Nick Morrison reports on his visit to the salt mine in Loule Portugal
The Portuguese salt mine at Loule in Portugal was discovered by accident .
The area then was highly agricultural – much of it still is.
Freshwater is quite scarce in many parts of Portugal . They were drilling for water in the 60s and what came up was saltwater , more boreholes were sunk with exactly the same result .
The salt mine was opened in 1964 using traditional mining methods including explosives.
Initially 200 personnel were employed . Fortunately these mainly came from another mine that was closing down . Explosives were phased out which meant fewer personnel , these were achieved through natural wastage .
Mining has been carried out in Portugal since at least the Roman times . Some copper mines still exist in Portugal . Mining is reckoned to be a hazardous occupation . The HSE describe it as the most hazardous with construction coming second . Recognising this the mine employees can retire one year early for every two years of employment . There are two employees of this mine that have served for 43 years .
It is also the only mine in Portugal where you do not need to use a face mask . Salt mines curiously are very healthy places especially if you have lung conditions . So much so the Russians and the Polish have opened salt clinics to treat lung conditions .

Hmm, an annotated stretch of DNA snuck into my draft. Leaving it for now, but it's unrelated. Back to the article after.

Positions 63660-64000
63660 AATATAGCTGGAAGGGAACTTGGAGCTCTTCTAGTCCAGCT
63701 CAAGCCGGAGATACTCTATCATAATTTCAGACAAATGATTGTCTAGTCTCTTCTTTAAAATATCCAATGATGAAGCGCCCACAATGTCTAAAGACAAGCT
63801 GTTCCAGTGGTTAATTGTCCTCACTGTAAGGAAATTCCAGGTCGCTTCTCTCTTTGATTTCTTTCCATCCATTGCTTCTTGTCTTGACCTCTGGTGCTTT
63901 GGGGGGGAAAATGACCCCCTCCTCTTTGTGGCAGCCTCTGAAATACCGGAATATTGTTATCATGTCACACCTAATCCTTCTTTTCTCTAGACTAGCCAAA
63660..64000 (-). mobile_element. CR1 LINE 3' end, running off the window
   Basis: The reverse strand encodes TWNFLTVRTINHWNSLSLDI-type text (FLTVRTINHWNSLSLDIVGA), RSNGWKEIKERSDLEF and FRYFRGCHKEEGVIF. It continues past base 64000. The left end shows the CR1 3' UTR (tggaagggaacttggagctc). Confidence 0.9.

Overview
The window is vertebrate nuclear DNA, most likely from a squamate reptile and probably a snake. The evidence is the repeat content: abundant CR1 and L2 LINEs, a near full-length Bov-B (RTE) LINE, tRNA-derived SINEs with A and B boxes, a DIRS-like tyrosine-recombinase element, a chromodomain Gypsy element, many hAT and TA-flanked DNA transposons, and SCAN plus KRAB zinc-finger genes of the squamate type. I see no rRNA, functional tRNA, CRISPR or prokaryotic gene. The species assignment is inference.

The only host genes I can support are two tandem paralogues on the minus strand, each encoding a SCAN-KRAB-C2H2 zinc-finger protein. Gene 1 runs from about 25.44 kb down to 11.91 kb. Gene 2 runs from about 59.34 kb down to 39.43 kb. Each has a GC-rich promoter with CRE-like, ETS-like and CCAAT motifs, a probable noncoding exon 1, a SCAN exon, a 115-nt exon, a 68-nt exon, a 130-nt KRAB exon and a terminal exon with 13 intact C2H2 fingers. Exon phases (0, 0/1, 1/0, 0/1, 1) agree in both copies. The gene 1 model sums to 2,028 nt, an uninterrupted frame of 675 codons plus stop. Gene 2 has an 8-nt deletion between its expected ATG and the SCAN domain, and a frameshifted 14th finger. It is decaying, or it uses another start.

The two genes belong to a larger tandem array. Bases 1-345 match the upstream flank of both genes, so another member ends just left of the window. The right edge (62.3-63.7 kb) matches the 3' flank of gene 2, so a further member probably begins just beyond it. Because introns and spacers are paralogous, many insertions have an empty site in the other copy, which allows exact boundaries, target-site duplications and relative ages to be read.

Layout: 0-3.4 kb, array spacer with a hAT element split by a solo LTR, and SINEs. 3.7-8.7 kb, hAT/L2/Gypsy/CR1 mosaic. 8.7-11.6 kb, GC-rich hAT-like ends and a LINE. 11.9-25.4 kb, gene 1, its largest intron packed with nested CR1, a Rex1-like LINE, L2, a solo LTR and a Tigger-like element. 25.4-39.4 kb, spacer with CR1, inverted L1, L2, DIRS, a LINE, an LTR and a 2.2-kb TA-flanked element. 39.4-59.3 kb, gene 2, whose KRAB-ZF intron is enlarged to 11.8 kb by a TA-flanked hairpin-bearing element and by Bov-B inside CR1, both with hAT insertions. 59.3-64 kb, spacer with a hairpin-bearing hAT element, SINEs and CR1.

The mine uses the pillar and cavern technique common to coal mining . Here it departs from conventional coal mining technique as there are no pit props in sight. I have been down a conventional coalmine and the salt mine was way different .
It was explained to us that the salt under the conditions of pressure and tectonic movement is almost like a plastic and it results in these marked curved strata .
Instead of quite narrow and shallow tunnels of a coal mine we saw curved tunnels in some cases 40 foot or more high. Indeed they are so cavernous that some concerts and the like are held down there .
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